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Interpreting the 2000 Hague Convention on the International Protection of Adults Consistently with the 2007 UN Convention on the Rights of Persons with Disabilities

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By Sonia E. Rolland & Alex Ruck Keene

The 2000 Hague Convention on the International Protection of Adults (‘the 2000 Convention’) is a private international law treaty. The term ‘private’ can be misleading: the treaty not only relates to relationships between private individuals, but also to the way in which States approaches private individuals who have a connection with another State.

These rules evolve over time, as social mores and understandings change and as international law continues to build a framework for the protection of rights of various categories of persons. Their intersection with standards from human rights law present both challenges and opportunities.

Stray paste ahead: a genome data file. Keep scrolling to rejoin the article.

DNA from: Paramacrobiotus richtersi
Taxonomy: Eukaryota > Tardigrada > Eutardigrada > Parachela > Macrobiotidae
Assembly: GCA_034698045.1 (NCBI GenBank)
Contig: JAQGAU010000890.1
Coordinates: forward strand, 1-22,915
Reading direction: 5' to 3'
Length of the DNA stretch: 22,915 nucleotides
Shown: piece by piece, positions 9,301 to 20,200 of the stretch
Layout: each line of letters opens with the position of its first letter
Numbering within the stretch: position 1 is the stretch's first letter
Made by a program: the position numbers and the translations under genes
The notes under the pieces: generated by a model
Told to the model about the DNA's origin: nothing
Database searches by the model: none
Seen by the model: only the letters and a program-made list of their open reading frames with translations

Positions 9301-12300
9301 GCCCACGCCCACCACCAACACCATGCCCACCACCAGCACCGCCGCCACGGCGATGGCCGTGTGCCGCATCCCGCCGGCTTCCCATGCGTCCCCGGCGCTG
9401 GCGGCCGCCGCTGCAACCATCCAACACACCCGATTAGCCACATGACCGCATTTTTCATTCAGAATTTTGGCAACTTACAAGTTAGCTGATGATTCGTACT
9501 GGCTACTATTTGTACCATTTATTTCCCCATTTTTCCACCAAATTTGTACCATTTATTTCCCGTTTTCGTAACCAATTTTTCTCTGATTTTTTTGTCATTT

This Study analyses how the private international law rules of the 2000 Hague Convention can be interpreted in light of the UN convention on the rights of persons with disabilities and all other current human rights protections, thereby making the 2000 Convention a living and up-to-date tool for States.   

This Study was commissioned by the UN Special Rapporteur on the rights of persons with disabilities.

About the authors:

Sonia E. Rolland is a Professor of Law at Northeastern University in Boston, Massachussets (USA)

Alex Ruck Keene is a Barrister-at-Law at 39 Essex Chambers and Visiting Professor at King’s College in London (UK)